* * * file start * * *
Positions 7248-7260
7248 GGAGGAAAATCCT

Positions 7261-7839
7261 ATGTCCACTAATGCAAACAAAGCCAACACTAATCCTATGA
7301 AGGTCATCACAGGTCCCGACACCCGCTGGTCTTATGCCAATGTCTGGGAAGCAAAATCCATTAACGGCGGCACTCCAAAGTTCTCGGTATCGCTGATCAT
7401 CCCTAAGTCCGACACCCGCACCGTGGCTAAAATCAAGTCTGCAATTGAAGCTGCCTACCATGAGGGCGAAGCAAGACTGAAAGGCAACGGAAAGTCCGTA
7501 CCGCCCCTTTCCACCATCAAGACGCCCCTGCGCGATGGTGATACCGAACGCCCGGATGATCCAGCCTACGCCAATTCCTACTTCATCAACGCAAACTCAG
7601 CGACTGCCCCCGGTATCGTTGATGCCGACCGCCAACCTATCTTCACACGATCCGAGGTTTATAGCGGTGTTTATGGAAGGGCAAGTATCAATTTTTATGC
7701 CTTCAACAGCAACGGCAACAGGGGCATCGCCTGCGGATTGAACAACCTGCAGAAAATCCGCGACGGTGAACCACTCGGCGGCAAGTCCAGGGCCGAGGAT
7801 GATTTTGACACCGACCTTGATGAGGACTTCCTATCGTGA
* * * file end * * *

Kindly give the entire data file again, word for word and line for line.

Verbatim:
Positions 7248-7260
7248 GGAGGAAAATCCT

Positions 7261-7839
7261 ATGTCCACTAATGCAAACAAAGCCAACACTAATCCTATGA
7301 AGGTCATCACAGGTCCCGACACCCGCTGGTCTTATGCCAATGTCTGGGAAGCAAAATCCATTAACGGCGGCACTCCAAAGTTCTCGGTATCGCTGATCAT
7401 CCCTAAGTCCGACACCCGCACCGTGGCTAAAATCAAGTCTGCAATTGAAGCTGCCTACCATGAGGGCGAAGCAAGACTGAAAGGCAACGGAAAGTCCGTA
7501 CCGCCCCTTTCCACCATCAAGACGCCCCTGCGCGATGGTGATACCGAACGCCCGGATGATCCAGCCTACGCCAATTCCTACTTCATCAACGCAAACTCAG
7601 CGACTGCCCCCGGTATCGTTGATGCCGACCGCCAACCTATCTTCACACGATCCGAGGTTTATAGCGGTGTTTATGGAAGGGCAAGTATCAATTTTTATGC
7701 CTTCAACAGCAACGGCAACAGGGGCATCGCCTGCGGATTGAACAACCTGCAGAAAATCCGCGACGGTGAACCACTCGGCGGCAAGTCCAGGGCCGAGGAT
7801 GATTTTGACACCGACCTTGATGAGGACTTCCTATCGTGA